We set­tle on a two-but­ton (tra­di­tional but cleaner than three but­tons) sin­gle-breasted jacket, with navy lin­ing – Karl is a fan of an un­der­stated colour that will off­set the grey – and side vents on the back be­cause they “point up and in to­wards the waist to give the im­pres­sion of more shape”, cre­at­ing a more stylish shape than the straight up-and­down cen­tre vent. Once we’ve set­tled on a style Matthews takes my mea­sure­ments, which Ma­hon will use to cut the suit in his work­shop in Cum­bria be­fore giv­ing it to the tai­lor who will put the mas­ter­piece to­gether.

Hav­ing spo­ken to both Ma­hon and Matthews I feel like I’m get­ting a bet­ter un­der­stand­ing of what goes into making a good suit, but I’m still not sure I com­pletely ap­pre­ci­ate the con­fi­dence boost as­so­ci­ated with smarten­ing up your act. To get some ex­pert in­sights I speak to per­for­mance coach, Char­lie Un­win (per­for­mancel­e­gacy.com).

“Con­fi­dence is one of the big­gest pre­dic­tors of per­for­mance but it’s a mul­ti­fac­eted con­cept,” Un­win says. “A suit can in­flu­ence your self-con­fi­dence and how you see your­self. In psy­chol­ogy we call it a schema – a mode of think­ing that’s a bit like run­ning dif­fer­ent soft­ware. A nice suit may help you run the soft­ware that makes you feel more im­por­tant, in­flu­en­tial or at­trac­tive.” It seems like the sub­jects in that Uni­ver­sity of Hert­ford­shire study were on to some­thing.

Fit for a prince

A few weeks af­ter my mea­sure­ments are taken I get the op­por­tu­nity to put Un­win’s the­ory to the test by re­turn­ing to Chiltern Street for my first fit­ting, dur­ing which I try on the suit, give feed­back about how it feels and get Ma­hon’s in­put on how it could be ad­justed for the bet­ter.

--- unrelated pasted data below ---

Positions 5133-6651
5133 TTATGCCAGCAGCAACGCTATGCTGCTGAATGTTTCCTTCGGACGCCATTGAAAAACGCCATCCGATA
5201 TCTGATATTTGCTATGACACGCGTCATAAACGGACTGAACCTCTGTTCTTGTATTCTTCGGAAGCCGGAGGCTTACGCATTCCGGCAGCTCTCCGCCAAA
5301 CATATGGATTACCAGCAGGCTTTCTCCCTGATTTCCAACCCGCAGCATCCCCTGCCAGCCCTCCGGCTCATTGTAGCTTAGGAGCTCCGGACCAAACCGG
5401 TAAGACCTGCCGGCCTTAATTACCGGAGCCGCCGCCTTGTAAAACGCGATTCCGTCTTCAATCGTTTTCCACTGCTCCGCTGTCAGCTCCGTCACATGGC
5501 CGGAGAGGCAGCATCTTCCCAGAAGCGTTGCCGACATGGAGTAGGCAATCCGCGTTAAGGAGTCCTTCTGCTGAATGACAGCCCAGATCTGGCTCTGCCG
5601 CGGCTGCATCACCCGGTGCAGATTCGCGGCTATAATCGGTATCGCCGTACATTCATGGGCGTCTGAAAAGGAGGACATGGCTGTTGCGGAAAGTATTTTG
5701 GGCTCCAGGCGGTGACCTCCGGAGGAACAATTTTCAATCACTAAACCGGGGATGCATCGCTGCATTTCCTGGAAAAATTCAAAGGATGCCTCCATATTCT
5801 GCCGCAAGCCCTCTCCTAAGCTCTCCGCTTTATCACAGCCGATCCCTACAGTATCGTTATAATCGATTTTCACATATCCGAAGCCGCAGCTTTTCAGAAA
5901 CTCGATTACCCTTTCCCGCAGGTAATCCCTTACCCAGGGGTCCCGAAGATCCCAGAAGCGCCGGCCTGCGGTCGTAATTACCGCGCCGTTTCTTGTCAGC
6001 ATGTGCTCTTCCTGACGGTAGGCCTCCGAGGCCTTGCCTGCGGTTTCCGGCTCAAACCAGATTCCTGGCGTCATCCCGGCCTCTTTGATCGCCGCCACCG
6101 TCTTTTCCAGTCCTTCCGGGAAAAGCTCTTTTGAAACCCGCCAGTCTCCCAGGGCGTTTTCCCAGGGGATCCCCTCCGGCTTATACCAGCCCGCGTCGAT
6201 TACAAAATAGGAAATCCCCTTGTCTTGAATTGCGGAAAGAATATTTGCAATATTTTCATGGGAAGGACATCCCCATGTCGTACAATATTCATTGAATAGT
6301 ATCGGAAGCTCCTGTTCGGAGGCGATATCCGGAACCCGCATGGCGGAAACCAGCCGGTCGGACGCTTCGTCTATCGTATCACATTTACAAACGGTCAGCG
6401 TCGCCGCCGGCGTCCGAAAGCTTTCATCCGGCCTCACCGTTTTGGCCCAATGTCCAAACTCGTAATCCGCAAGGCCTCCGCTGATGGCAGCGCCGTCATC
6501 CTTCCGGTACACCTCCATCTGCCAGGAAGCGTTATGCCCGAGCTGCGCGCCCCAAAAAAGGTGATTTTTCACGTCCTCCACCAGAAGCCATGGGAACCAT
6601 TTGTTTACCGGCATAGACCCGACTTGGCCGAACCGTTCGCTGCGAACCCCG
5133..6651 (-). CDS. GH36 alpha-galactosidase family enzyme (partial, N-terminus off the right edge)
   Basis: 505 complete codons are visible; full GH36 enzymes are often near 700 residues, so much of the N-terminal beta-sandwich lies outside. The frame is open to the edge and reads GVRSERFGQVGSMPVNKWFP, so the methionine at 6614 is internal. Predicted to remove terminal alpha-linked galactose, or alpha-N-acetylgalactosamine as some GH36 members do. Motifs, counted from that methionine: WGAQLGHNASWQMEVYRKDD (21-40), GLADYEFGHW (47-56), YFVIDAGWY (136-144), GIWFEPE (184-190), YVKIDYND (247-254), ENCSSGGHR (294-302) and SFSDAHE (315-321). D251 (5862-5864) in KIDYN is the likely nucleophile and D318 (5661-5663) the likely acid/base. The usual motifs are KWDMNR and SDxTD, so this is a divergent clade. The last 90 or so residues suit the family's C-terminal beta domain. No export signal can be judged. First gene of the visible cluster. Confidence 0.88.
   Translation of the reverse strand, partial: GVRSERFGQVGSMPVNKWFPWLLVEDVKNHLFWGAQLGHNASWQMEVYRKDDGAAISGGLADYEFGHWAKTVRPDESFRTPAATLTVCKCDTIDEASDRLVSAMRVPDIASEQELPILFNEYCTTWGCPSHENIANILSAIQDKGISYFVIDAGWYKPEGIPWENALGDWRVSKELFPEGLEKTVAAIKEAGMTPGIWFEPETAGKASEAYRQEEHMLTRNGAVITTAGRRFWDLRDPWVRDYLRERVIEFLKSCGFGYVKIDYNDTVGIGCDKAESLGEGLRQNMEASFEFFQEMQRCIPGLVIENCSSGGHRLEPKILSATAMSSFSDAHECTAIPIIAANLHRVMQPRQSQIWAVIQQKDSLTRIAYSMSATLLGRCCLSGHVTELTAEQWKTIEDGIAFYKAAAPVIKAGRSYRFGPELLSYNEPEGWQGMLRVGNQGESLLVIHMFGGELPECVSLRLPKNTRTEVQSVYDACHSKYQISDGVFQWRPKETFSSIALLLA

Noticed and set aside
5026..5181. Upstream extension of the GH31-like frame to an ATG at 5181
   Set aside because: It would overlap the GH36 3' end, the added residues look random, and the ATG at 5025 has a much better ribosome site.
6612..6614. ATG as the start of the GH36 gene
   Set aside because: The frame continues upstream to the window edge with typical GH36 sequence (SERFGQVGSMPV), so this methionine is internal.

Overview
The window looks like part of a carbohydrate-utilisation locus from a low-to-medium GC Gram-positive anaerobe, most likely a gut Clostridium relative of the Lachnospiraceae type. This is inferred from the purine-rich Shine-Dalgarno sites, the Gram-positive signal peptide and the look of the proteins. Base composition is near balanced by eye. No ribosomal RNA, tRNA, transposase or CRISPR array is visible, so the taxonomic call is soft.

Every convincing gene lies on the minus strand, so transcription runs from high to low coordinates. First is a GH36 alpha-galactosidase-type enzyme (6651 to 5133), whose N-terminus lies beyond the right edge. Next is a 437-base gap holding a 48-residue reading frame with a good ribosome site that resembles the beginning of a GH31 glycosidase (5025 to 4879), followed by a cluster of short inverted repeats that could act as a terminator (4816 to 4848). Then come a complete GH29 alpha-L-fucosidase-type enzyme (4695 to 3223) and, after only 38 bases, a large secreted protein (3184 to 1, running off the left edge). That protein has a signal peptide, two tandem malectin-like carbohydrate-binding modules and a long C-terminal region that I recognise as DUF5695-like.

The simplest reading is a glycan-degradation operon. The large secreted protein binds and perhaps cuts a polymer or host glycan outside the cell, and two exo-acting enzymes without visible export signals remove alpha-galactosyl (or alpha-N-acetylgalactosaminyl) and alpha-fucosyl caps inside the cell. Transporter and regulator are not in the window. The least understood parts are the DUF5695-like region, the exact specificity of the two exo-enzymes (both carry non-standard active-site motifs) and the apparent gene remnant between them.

When the jacket slips over my shoul­ders it has the un­ex­pected ef­fect of in­stantly cor­rect­ing my pos­ture. I’m stand­ing taller and even look­ing taller, thanks to the shape of the trousers. And be­cause they’ve made the jacket broad through the body while tak­ing it in at the waist, I also look like I’ve been spend­ing an ad­mirable amount of time on the bench press.

When it’s time to col­lect the fin­ished ar­ti­cle, Ma­hon in­vites me to join him for a drink with some of his old Sav­ile Row pals in a pub just off the fa­mous May­fair street. They’re a charis­matic bunch and could eas­ily form the cast of a gen­teel gang­ster film. There’s Peter, who talks with equal ad­mi­ra­tion about the wealthy landowner and the refuse col­lec­tor that he counts among his clients. There’s David, the put-upon land­lord (who rents out space to the tai­lors) for whom the group have the ut­most loy­alty and af­fec­tion. And there’s Pa­trick, with his gold leaf busi­ness card and tales of youth­ful sport­ing suc­cess. They hold court at the bar, swap­ping sto­ries about how to deal with in­tol­er­a­ble cus­tomers – the win­ning yarn in­volves throw­ing a five-grand suit out of a New York sky­scraper win­dow in front of a client as a way of call­ing time on a par­tic­u­larly frus­trat­ing job.

But it’s not just mem­o­ries and drinks that they share. There’s an old-school ethic that means they’ll mea­sure for each other as a favour to avoid one of the group los­ing a client, some­thing the younger gen­er­a­tion are slow to em­brace. When you have a suit cut by one of these guys you’re not just buy­ing an ex­pertly made gar­ment or a con­fi­dence boost. You’re buy­ing a slice of Sav­ile Row his­tory.

“When I put the jacket on it has the un­ex­pected ef­fect of cor­rect­ing my pos­ture”